Fuse 8 n’ Kate: Amazing Grace by Mary Hoffman, ill. Caroline Binch
A British book just snuck into the pack. When I picked it up from the library for Kate to read, I was positive that what we had on our hands was an American title through and through. Not as such. Mary Hoffman, a white British woman, wrote this back in 1991. It was also a Kate Greenaway Honor book when it was released, which is impressive. This book is not without its controversial elements, but in my own personal library the only edition available was the reprinted 2015 edition. And, as you will see, that is probably for the best.
- We all have our favorite images in books we read. For me, it’s Grace as Anansi. I recently had the pleasure of reading the new 2019 MG fantasy Tristan Strong Punches a Hole in the Sky by Kwame Mbalia so I already had Anansi on my mind.
- For a fun time, Google “Pantomimes about Aladdin” sometime. You will subsequently be taken to a wide world of very British holiday oddities.
- I love this kid with his hand only partly up. Like he wasn’t paying attention and isn’t sure what everyone’s volunteering for, but he doesn’t want to be left out.
- Rosalie Wilkins is actually a Baroness. Could just be a coincidence, but odd choice of name, right?
- As mentioned, back in 2015 Amazing Grace was re-released, but the American editions (not the British editions?) quietly excised the illustration of Grace as Hiawatha. No announcement was made at the time. Debbie Reese has the complete rundown and history of the controversy surrounding the image and the silence that accompanied its change. Mind you, this change might have appeared earlier. As Roger Sutton says in the comment section of Debbie’s piece, “The U.S. edition of Amazing Grace has always been Dial. But what i don’t know is whether the elimination of the Hiawatha picture happened with this anniversary edition or if the (American) publisher had removed it before–it’s a book that’s been through many years and printings, so this change might not be new. I just don’t know.”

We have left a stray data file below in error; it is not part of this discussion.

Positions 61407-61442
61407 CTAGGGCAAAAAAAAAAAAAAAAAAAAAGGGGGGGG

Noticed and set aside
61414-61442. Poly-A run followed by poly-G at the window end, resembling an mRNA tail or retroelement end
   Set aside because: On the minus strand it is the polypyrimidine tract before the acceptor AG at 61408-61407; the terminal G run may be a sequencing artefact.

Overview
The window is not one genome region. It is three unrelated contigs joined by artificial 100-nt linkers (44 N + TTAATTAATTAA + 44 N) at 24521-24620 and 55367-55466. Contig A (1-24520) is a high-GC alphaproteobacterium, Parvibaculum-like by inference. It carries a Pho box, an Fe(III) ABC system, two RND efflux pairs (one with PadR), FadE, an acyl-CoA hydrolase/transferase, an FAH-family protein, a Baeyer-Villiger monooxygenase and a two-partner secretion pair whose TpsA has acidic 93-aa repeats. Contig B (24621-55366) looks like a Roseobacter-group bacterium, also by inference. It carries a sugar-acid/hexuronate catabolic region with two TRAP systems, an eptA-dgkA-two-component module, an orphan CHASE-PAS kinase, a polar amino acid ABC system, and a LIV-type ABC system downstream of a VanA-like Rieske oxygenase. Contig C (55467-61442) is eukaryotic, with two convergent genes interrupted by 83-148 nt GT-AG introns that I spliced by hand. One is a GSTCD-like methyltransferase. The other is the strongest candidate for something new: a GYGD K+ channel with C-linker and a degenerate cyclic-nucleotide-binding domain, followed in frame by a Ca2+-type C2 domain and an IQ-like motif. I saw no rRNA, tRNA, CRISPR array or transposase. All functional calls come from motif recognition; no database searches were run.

- The book that’s a lot like this one that’s out this year is Not Quite Snow White by Ashley Franklin, illustrated by Ebony Glenn. When I saw it this year I wondered if Amazing Grace had just been completely forgotten.
- If you would like to hear what a Neanderthal sounds like, check out the RadioLab episode Asking for a Friend.
Filed under: Fuse 8 n' Kate
About Betsy Bird
Betsy Bird is currently the Collection Development Manager of the Evanston Public Library system and a former Materials Specialist for New York Public Library. She has served on Newbery, written for Horn Book, and has done other lovely little things that she'd love to tell you about but that she's sure you'd find more interesting to hear of in person. Her opinions are her own and do not reflect those of EPL, SLJ, or any of the other acronyms you might be able to name. Follow her on Twitter: @fuseeight.
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